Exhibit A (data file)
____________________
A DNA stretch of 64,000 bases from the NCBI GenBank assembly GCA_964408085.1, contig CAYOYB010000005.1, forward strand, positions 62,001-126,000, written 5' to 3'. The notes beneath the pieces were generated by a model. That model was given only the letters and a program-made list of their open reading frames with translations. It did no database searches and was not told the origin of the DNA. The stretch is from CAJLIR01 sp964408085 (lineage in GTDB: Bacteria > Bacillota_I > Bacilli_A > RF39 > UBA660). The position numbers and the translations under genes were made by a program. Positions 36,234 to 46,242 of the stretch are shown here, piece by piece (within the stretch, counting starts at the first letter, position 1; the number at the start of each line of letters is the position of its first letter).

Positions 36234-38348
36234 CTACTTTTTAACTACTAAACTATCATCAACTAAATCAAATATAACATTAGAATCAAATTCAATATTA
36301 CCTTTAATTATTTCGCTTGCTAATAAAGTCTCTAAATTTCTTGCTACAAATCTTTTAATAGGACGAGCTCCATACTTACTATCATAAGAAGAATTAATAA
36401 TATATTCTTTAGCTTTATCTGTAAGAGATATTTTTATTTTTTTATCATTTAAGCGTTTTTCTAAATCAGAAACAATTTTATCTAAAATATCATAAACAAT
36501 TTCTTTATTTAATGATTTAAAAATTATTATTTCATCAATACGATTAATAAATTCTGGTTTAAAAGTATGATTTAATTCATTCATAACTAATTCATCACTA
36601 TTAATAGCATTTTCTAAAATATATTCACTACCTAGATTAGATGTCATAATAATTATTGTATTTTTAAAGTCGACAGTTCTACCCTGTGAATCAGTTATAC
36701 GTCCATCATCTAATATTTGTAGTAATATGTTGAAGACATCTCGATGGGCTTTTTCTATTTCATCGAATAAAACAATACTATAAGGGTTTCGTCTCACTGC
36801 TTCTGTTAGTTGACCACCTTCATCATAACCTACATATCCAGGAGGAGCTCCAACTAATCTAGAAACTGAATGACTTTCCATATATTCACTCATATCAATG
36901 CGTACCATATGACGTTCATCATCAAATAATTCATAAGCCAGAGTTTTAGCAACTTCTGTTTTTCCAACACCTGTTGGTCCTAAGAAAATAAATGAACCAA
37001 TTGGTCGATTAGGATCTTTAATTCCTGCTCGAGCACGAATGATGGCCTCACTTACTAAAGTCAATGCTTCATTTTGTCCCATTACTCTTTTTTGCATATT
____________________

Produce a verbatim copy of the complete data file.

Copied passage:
A DNA stretch of 64,000 bases from the NCBI GenBank assembly GCA_964408085.1, contig CAYOYB010000005.1, forward strand, positions 62,001-126,000, written 5' to 3'. The notes beneath the pieces were generated by a model. That model was given only the letters and a program-made list of their open reading frames with translations. It did no database searches and was not told the origin of the DNA. The stretch is from CAJLIR01 sp964408085 (lineage in GTDB: Bacteria > Bacillota_I > Bacilli_A > RF39 > UBA660). The position numbers and the translations under genes were made by a program. Positions 36,234 to 46,242 of the stretch are shown here, piece by piece (within the stretch, counting starts at the first letter, position 1; the number at the start of each line of letters is the position of its first letter).

Positions 36234-38348
36234 CTACTTTTTAACTACTAAACTATCATCAACTAAATCAAATATAACATTAGAATCAAATTCAATATTA
36301 CCTTTAATTATTTCGCTTGCTAATAAAGTCTCTAAATTTCTTGCTACAAATCTTTTAATAGGACGAGCTCCATACTTACTATCATAAGAAGAATTAATAA
36401 TATATTCTTTAGCTTTATCTGTAAGAGATATTTTTATTTTTTTATCATTTAAGCGTTTTTCTAAATCAGAAACAATTTTATCTAAAATATCATAAACAAT
36501 TTCTTTATTTAATGATTTAAAAATTATTATTTCATCAATACGATTAATAAATTCTGGTTTAAAAGTATGATTTAATTCATTCATAACTAATTCATCACTA
36601 TTAATAGCATTTTCTAAAATATATTCACTACCTAGATTAGATGTCATAATAATTATTGTATTTTTAAAGTCGACAGTTCTACCCTGTGAATCAGTTATAC
36701 GTCCATCATCTAATATTTGTAGTAATATGTTGAAGACATCTCGATGGGCTTTTTCTATTTCATCGAATAAAACAATACTATAAGGGTTTCGTCTCACTGC
36801 TTCTGTTAGTTGACCACCTTCATCATAACCTACATATCCAGGAGGAGCTCCAACTAATCTAGAAACTGAATGACTTTCCATATATTCACTCATATCAATG
36901 CGTACCATATGACGTTCATCATCAAATAATTCATAAGCCAGAGTTTTAGCAACTTCTGTTTTTCCAACACCTGTTGGTCCTAAGAAAATAAATGAACCAA
37001 TTGGTCGATTAGGATCTTTAATTCCTGCTCGAGCACGAATGATGGCCTCACTTACTAAAGTCAATGCTTCATTTTGTCCCATTACTCTTTTTTGCATATT